In his foreword to this thought-provoking book, the Honourable Michael Kirby AC CMG wrote:
Practical individuals with conscience can sometimes help to change the world. Occasionally, they are lawyers.
Bibi Sangha and Bob Moles are lawyers and practical academics (not always an oxymoron), and they have what Kirby aptly describes as “a well targeted passion” for justice. By painstaking research and reason, they have exposed flaws in Australia’s criminal justice system, and the resultant miscarriages of justice. The case they make for reforms is compelling - and their book makes compelling reading for everyone who believes, as an eminent jurist once put it, that
Wrongful imprisonment is the nightmare of all free people. It cannot be accepted or tolerated.
Some have experienced that nightmare. Their stories make chilling reading. Anyone with a conscience would close the book, determined that something must be done. The authors show the way.
The main causes of wrongful convictions are identified, and recommendations made to reduce the chance of them being repeated – the dangers of “eye-witness” identification, often found to be wrong, albeit honestly made; the fallibility and subjective nature of “expert” evidence, in such areas as handwriting, fingerprints, time and cause of death; failure to disclose exculpatory information to the accused; false confessions; and faulty investigations.
The chapter on “Expert Witnesses” notes the role of expert evidence in criminal trials. It warns against too readily accepting “expert opinion” (which juries tend to accept as “gospel”) and instances a number of cases in which faulty and unreliable “expert” evidence has resulted in a miscarriage of justice - Eastman, Chamberlain, Rendell, Wood, Gillham for example, and Keogh, who spent more than 18 years in prison after being convicted of the murder of his fiancée.
Keogh’s conviction was based substantially on the “expert” evidence of a Dr Manock, whose evidence was later revealed to be “mere speculation”.
He had unsuccessfully appealed against his conviction, in 1995. The discovery of Dr. Manock’s lack of qualifications, and that his evidence at trial was not expert but “mere speculation”, did not mean that Keogh could appeal again. It may come as a surprise to many that in every Australian State, however strong the evidence of a miscarriage of justice, there was no right to a second appeal (a judicial view the correctness of which the authors question). The only course open was to ask the Attorney-General to refer the case back to the Court of Appeal. That procedure was adopted from England more than 100 years ago; but in 1997, as a result of the exposure of scandalous miscarriages of justice suffered by the “Birmingham Six” and the “Guildford Four”, the UK established an independent (CCRC) which took the decision on referral out of the hands of the Executive.
Since then, English Courts of Appeal have upheld appeals in 380 cases referred by the CCRC (a far greater number per annum than when referral was at the discretion of the Executive). Many of them were murder convictions (for which, in four cases, almost certainly innocent men had been hanged. But the Australian States made no changes.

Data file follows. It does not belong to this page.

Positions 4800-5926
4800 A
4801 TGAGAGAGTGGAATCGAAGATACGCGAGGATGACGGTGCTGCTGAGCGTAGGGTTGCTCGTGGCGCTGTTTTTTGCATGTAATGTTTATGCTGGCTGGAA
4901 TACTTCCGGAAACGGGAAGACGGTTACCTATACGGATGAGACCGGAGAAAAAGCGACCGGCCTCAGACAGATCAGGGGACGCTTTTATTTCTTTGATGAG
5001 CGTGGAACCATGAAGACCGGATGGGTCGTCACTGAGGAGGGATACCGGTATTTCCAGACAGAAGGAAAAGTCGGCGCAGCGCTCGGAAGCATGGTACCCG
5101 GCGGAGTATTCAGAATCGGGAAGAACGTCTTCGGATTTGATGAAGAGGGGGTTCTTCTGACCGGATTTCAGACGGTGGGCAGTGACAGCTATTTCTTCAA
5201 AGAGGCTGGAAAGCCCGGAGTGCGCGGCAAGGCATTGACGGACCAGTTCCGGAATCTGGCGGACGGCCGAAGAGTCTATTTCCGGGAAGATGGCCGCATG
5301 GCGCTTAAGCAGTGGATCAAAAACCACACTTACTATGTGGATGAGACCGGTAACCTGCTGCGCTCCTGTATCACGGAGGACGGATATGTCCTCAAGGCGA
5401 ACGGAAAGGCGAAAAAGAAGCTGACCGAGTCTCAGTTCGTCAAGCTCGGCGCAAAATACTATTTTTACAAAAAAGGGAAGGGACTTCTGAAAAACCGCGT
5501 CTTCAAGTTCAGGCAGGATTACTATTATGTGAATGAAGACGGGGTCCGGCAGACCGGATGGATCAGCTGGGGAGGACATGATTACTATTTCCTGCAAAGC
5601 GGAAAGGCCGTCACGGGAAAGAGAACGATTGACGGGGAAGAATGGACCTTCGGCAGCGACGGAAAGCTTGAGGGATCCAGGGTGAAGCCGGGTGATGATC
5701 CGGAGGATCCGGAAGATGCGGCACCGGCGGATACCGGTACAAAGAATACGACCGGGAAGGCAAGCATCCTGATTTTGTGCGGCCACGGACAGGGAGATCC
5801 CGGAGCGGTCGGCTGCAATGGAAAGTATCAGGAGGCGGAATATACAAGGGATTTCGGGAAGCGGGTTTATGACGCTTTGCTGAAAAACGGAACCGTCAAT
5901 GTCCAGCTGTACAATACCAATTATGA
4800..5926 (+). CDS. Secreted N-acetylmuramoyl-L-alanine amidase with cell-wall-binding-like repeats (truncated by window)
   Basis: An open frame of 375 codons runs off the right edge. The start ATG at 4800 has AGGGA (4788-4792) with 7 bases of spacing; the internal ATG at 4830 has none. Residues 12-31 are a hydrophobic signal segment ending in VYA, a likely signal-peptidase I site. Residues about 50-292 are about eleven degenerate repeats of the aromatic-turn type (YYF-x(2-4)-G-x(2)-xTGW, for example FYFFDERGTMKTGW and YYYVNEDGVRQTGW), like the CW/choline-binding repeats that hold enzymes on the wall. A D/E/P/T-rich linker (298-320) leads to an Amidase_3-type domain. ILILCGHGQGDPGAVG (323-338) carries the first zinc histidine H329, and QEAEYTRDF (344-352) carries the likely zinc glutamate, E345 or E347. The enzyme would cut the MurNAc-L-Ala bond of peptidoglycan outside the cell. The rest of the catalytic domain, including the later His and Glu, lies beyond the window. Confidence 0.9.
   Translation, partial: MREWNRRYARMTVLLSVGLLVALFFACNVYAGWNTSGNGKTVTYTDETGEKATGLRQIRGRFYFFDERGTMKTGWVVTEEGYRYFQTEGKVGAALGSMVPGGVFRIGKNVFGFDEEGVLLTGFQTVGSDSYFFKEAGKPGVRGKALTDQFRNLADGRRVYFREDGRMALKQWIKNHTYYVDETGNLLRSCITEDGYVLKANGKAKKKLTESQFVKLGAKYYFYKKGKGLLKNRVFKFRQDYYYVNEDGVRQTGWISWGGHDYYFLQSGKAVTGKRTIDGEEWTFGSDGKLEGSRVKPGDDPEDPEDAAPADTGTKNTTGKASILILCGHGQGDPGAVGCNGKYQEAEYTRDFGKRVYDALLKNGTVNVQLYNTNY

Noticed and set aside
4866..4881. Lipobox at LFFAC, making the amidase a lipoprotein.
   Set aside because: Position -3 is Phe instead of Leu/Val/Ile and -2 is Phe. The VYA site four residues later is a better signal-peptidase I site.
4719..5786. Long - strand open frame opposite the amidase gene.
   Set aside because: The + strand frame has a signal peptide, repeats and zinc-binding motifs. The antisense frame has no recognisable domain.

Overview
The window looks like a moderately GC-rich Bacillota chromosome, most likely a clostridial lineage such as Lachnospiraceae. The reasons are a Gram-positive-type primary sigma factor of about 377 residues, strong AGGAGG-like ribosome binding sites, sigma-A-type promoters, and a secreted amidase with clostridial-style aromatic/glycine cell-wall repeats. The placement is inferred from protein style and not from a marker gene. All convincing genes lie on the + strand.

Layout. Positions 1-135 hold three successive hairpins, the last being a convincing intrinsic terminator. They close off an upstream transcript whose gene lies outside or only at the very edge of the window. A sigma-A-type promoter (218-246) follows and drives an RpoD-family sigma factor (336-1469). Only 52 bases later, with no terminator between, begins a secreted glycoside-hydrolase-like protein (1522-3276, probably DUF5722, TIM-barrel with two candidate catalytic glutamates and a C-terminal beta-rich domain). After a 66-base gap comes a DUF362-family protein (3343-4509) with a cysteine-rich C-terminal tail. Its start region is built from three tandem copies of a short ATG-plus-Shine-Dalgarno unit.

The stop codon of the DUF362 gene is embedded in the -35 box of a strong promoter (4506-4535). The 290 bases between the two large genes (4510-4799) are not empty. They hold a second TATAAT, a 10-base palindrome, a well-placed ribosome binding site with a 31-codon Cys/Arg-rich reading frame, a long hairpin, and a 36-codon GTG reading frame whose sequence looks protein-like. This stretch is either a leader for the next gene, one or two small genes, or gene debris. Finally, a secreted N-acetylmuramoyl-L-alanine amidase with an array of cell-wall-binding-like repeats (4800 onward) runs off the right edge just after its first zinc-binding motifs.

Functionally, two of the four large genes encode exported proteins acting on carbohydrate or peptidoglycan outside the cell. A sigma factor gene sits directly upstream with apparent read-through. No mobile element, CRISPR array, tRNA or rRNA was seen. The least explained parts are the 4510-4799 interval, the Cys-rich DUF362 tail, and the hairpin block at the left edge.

Keogh petitioned the SA Attorney-General three times to refer his case back to the Court of Appeal to no avail.
To the authors, Bob Moles and Bibi Sangha (and others), it was clear that Keogh had been wrongfully imprisoned. They were shocked that Keogh’s successive petitions had been rejected. Believing in the dictum, “Equity will not suffer a wrong to be without a remedy”, they were instrumental in having a Private Member’s Bill, to establish a Criminal Cases Review Commission, introduced in 2010. Their cogent arguments had the added support of the Australian Human Rights Commission. Unfortunately, on the recommendation of the SA Legislative Review Committee (LRC), that did not proceed. However, to the great credit of the South Australian Attorney-General of the time, the Honourable John Rau QC, the LRC, and the South Australian Parliament, legislation was enacted, which enabled a second appeal to be brought, directly to the Court of Appeal, instead of the old “petition procedure”. Mr Keogh was at last able to have his appeal heard. It was promptly upheld, in December 2014.
Tasmania is now on course to enact similar legislation. The authors express the hope that the other states will follow. But that (as they explain) will not put an end to all their concerns. We must never be complacent or, although we have a good justice system, think that it is perfect.
This excellent book is eminently readable, with helpful comprehensive references and index. Judges, defence lawyers, prosecutors, police, forensic experts, academics, students, politicians, and law officers will undoubtedly find it absorbing, and a valuable guide and source of information about the criminal justice system; but it is also a book which everyone with a social conscience and an interest in justice will find enlightening, and the authors hope, will stir them into supporting the important reforms the authors advocate.
Miscarriages of Justice: Criminal Appeals and the Rule of Law in Australia is available here.